A way out for prisoners?

New parole system could end one part of Mideast deadlock

August 27, 2006|By Edward Kaufman and Manuel Hassassian | Edward Kaufman and Manuel Hassassian,Special to The Sun

Here's an innovative approach that could help Israel respond to Palestinian demands for the release of prisoners - an achingly sensitive issue on both sides and one of the triggers in the latest Mideast fighting. We propose a two-part plan: that Israel create a special parole system that can weigh the safety of releasing prisoners, coupled with a meaningful oath to forswear violence.

As we are Palestinian and Israeli scholars well versed in the challenges of diplomacy, we understand both the difficulties involved and the significance attached to this issue. Yet we also see an opportunity to build new relationships between old enemies.

All sectors of Palestinian society consider the release of prisoners held by Israel a top priority and are particularly frustrated by unmet promises. Palestinian families often demonstrate en masse demanding the freedom of their loved ones.

Most Israelis, meanwhile, choke on the risk involved and consider release both unwise and unjustified. How can we release those with "blood on their hands"? they ask. Israelis fear unlocking prison doors that restrain bomb-makers, stone-throwers or challengers of the military occupation. They especially balk at giving in to what they consider blackmail - exchanging prisoners to recover soldiers who have been illegally kidnapped.

This recurring impasse has had serious consequences, slowing down the peace process and now helping trigger a major armed confrontation in Lebanon. Business-as-usual represents a zero-sum game, so civilians and academics on both sides have searched for an imaginative solution. Our proposal draws on suggestions from colleagues in Maryland, Sweden and the Middle East, including ex-prisoner organizations.

Instead of a dramatic large-scale release of prisoners in response to demands of Hamas' military wing, we propose adapting Israel's current parole system to create a regular, ongoing, equitable and well-organized system for handling the early release of Palestinian detainees.

Pragmatically, the key lies in developing a reliable screening procedure that can make sure those jailed throughout this conflict, both Arab and Jew, will not return to violence after they are released.

Our proposal has two parts. First, we propose that screening be conducted by a series of parole boards composed of Israeli professionals: social workers, criminologists, prison authorities and even a Palestinian observer. The first to be considered for early release should be those who have spent the most time in prison: the elderly, the sick, the very young and women. Hundreds of cases could be handled each month.

Second, an essential ingredient must be a serious commitment by prisoners to refrain from violent acts. An in-depth dialogue should determine whether the prisoner is willing to renounce violence. Then the prisoner must take an oath documented visually and in writing and sworn over a symbol of faith: the Koran, since Arab prisoners are overwhelmingly Muslim and profound believers, or a Bible. Procedures must be standardized for both Arabs and Jews.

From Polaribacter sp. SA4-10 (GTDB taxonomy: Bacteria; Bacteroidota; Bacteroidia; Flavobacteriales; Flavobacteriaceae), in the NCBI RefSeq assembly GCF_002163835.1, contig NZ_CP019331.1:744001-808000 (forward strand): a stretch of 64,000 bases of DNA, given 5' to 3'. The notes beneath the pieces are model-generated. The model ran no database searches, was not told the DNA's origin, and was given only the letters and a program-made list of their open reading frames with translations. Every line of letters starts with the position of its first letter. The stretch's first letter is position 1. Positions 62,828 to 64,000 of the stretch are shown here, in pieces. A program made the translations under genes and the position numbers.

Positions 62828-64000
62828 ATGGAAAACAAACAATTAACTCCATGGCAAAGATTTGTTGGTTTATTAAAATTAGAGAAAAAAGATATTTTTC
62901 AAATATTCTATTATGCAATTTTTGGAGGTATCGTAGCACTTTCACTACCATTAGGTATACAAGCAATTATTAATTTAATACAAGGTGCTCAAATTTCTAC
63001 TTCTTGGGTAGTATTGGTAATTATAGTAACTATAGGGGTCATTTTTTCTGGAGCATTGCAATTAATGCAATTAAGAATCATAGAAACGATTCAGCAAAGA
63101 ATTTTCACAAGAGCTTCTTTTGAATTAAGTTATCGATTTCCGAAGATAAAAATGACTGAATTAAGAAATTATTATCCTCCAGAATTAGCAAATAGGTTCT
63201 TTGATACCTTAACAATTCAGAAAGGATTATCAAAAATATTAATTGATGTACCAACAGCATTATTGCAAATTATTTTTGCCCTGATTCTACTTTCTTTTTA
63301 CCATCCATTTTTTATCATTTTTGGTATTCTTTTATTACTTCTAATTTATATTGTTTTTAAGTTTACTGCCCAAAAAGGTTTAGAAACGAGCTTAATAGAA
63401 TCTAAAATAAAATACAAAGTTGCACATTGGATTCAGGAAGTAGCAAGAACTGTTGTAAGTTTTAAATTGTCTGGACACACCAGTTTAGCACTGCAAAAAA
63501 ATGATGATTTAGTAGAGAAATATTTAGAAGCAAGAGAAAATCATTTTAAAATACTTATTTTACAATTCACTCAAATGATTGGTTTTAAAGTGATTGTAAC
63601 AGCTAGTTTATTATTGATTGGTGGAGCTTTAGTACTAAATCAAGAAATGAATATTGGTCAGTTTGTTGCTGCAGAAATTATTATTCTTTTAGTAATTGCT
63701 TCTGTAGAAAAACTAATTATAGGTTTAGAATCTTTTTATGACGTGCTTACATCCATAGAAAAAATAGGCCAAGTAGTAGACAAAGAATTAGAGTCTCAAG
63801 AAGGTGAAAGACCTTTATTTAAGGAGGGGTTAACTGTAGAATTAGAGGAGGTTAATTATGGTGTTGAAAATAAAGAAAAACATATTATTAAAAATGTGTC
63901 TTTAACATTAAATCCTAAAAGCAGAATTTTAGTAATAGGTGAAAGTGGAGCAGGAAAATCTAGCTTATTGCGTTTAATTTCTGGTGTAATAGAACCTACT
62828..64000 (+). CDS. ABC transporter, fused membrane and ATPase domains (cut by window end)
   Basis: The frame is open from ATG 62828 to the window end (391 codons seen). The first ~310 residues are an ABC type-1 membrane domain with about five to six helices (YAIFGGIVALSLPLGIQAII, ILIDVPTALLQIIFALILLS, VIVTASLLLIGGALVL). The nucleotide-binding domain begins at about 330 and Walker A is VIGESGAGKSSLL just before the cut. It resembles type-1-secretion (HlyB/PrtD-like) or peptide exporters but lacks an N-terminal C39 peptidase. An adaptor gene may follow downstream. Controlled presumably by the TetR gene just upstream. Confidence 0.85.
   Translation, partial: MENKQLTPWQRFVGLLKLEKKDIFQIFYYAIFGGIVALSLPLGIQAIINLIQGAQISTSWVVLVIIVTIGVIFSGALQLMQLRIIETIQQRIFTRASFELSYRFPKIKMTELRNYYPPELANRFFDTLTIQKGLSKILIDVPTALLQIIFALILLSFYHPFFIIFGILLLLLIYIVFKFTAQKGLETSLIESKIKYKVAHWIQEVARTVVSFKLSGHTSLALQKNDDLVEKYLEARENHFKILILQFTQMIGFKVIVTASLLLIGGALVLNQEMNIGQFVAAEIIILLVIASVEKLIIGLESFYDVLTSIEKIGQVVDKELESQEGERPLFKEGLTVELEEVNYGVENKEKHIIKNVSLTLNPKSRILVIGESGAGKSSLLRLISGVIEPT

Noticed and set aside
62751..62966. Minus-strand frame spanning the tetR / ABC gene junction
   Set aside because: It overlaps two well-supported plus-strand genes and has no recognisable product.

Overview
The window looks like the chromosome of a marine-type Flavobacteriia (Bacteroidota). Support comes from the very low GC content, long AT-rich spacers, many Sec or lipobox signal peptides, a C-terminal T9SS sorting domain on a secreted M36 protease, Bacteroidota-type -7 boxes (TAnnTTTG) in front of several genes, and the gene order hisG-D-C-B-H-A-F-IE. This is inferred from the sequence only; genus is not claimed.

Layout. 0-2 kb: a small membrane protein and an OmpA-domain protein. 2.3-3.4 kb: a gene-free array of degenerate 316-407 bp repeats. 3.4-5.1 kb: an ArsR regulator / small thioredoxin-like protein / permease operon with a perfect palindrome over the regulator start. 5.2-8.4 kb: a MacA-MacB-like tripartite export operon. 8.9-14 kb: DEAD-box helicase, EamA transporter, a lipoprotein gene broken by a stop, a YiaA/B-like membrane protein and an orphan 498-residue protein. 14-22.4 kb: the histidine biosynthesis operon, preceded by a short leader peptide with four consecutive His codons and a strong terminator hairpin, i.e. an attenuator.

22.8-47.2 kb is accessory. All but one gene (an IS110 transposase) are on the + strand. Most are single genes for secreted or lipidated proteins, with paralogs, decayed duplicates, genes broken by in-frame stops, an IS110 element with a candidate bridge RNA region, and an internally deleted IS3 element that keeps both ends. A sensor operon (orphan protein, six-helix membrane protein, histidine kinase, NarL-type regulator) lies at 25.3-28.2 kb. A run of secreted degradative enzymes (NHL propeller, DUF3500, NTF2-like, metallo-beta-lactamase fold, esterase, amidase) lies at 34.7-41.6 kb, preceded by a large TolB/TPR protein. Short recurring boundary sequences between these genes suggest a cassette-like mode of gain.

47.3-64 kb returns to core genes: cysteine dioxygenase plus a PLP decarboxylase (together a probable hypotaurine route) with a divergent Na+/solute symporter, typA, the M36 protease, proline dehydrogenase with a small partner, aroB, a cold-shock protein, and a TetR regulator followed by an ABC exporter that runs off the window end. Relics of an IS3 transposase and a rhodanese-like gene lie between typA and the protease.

Prisoners should be given time for reflection. The notion must be instilled that struggling for self-determination is legitimate, but the use of violence against civilians is not. They must also understand that their parole will be revoked and that they will face additional punishment if they return to violence.

Once released, with the help of the international community, the prisoner should be offered vocational training, jobs and social rehabilitation, including help adjusting in a changed environment.

To make this proposal a reality, the Palestinian Authority and the Israeli government must act jointly, providing yet another test of their mutual trust and commitment to the peace process. This cooperation may result in confidence-building measures, further reduce the overall level of hatred and perhaps keep other family members from embarking in armed struggle.

In back-channel negotiations, armed Palestinian organizations should be asked to prove their commitment to the priority of prisoner release by stating publicly that the pledge over their holy hook is to be respected.

It is relevant to note that some of the Palestinians conducting negotiations today, who are now accepted as legitimate partners in peace, were once prisoners themselves. The record shows that the release of long-term prisoners has resulted in minimal recidivism, perhaps because those released felt they paid their "dues" and desperately wanted to rebuild their own lives.

We believe this approach offers a win/win if both sides embrace it seriously. It might contribute to the release of the soldiers kidnapped by Hamas and its application might also be explored in the case of the Lebanese prisoners.

But if the only purpose of prisoner release is to buy a momentary respite from fighting, then a profound opportunity will have been lost. If Israelis and Palestinians have the courage to try something new, they may take a first step toward reconciliation, long-term communication and respect.

Edward Kaufman and Manuel Hassassian are senior research associates teaching at the University of Maryland's Center for International Development and Conflict Management. Kaufman formerly directed the Truman Peace Research Institute at the Hebrew University. Hassassian currently serves as the Palestinian ambassador to the United Kingdom.

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